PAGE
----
As the Muslim Brotherhood ascends to power, a question remains on how the once “banned” group will handle the issue of ties with the Arab Gulf states.
Saudi Arabia and the United Arab Emirates are today the two states in the Gulf that are most skeptical of the Muslim Brotherhood. And yet these are precisely the two countries that Egypt’s Brotherhood must try its best to build bridges with. Saudi Arabia and the UAE are, after all, the two largest economies in the Arab world, and the biggest investors in Egypt despite what other Gulf countries claim. Almost 500 UAE firms operate in Egypt with investments valued at US$10 billion, the same amount invested by Saudis. The latter have additionally promised to grant Egypt several billion dollars in aid. It is also worth noting that 1.5 million Egyptians work and live in Saudi Arabia, while 250,000 Egyptians are residents of the UAE.
The Muslim Brotherhood, however, does enjoy a semi-recognized status in two other Gulf states. For instance, although it suffered a recent elections setback in Bahrain’s previous parliament, the Menbar Society, a Bahraini offshoot of the Brotherhood, had previously held six seats out of a total of 40, in addition to the post of second deputy speaker. In Kuwait, Islamists won an overwhelming majority of seats in parliament this month with the Kuwaiti Muslim Brotherhood, known as the Islamic Constitutional Movement, winning all four seats it contested in the 50-seat body, doubling the number they had earlier held.
As of today, though, representatives of Saudi Arabia and the UAE have been alone among Gulf states in announcing their skepticism of Egypt’s Brotherhood. A recent opinion column by Tariq al-Homayed, editor of the London-based Asharq Al-Awsat newspaper that is owned by Saudi Prince Salman bin Abdul Aziz, criticized what he called “disciples” who “come out to defend the Muslim Brotherhood, acting as if they are the Muslim Brotherhood ambassadors to Saudi Arabia or other Gulf states.” Additionally, in a widely circulated video recording of a recent speech in Bahrain, Dubai’s police chief, who enjoys close relations with the country’s prime minister, warned against the Muslim Brotherhood, stating that their “threat” to the region was just as serious as that of Iran’s. Additionally, I outlined in an article in Gulf News last year how a petition calling for reform sent to the UAE government by 130 academics was stillborn due to the fact that some of the signatories were affiliated with the Brotherhood in the country.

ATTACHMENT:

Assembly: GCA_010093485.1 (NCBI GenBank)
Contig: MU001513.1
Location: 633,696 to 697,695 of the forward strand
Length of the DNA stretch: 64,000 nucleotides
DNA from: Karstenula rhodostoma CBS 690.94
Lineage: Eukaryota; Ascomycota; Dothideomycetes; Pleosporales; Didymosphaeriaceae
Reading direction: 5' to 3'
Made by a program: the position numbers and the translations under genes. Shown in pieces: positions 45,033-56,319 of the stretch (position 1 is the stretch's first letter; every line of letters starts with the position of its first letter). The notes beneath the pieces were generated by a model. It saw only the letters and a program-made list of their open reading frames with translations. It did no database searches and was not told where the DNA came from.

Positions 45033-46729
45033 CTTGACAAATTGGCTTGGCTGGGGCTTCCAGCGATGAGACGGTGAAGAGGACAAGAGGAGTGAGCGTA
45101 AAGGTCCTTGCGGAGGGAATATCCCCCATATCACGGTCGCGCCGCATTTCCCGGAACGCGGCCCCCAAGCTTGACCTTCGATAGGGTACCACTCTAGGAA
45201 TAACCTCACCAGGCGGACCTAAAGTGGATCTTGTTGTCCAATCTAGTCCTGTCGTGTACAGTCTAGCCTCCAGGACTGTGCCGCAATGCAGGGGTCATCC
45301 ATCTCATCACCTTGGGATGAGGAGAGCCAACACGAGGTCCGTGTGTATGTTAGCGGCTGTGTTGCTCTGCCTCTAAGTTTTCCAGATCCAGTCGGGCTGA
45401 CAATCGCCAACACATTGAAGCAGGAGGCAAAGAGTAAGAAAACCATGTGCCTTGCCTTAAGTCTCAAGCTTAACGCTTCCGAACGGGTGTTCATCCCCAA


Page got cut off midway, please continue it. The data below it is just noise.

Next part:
I was personally told by UAE Foreign Minister Sheikh Abdullah bin Zayed that there are three issues of importance to the Arab Gulf states that Egypt’s Brotherhood must clarify in order for a new page to be opened between both sides. First, the Gulf states require clear assurances from the Brotherhood that it will not seek to “export the revolution” to the Gulf. Secondly, the Gulf states require assurances that any Muslim Brotherhood-backed government in Egypt will not compromise Gulf security. Bin Zayed finally added that the Gulf states would gladly commit to further investments if the Egyptian government adopts a clear developmental plan and position with regard to Egypt’s IMF and World Bank commitments — instead of playing hard to get.
Another senior Saudi official speaking under Chatham House rules at a recent international meeting cautioned the Islamist parties in Egypt and other parts of the Arab world not to “waste their time with expecting investments from the West,” since these countries are suffering from the fallout of the global financial crisis, and instead build ties with the Arab Gulf states.
The Muslim Brotherhood, Egypt’s new powerbrokers along with other Islamists, would do well to heed this advice, precisely because they are in dire need to mend Egypt’s socioeconomic grievances — made a necessity after the revolution.
Furthermore, in a recent article in UAE’s The National newspaper, editorial writer Hassan Hassan outlined two additional issues that make the Gulf governments weary of the Brotherhood’s influence in their countries. In addition to the Brotherhood’s dominating “influence” on the Gulf’s education sector, the author states that the most problematic aspect is the “requirement for Gulf members [of the Brotherhood] to pledge allegiance to a figurehead in Egypt,” namely Mohamed Badie, the current supreme guide of the group.
Perhaps Qatar, the region’s rising diplomatic broker, can play a role in bridging the gap between the Gulf states and the Brotherhood in Egypt. Qatar, after all, has hosted senior Egyptian Brotherhood figures for decades, including Yusuf al-Qaradawi, who has lived in Doha since 1961, in addition to promising $10 billion in investment once “stability returns” to Egypt.
I previously outlined in an Al Jazeera article Egypt’s importance to the Arab Gulf states, particularly because it is the only Arab state capable of balancing Iran’s military might. Moreover, there is much in common when it comes to the right-wing economic liberal ideologies adopted by the Arab Gulf states and the Brotherhood. This is evident in the affiliation of many leading businessmen with the Brotherhood, which advocates a free-market economy with a strong private sector.
Egypt’s Muslim Brotherhood will sooner or later face a conundrum on how to attract much needed investments from wealthy regimes that are largely suspicious of its agenda. Unlike Western officials, no Gulf state representative has visited the Brotherhood in Egypt (although Qatar’s emir did visit Field Marshal Hussein Tantawi last May). Nor have Gulf officials received representatives from the Brotherhood in their countries. The coming days will show us whether the Brotherhood’s pragmatism will lead them to start knocking on Gulf states’ doors.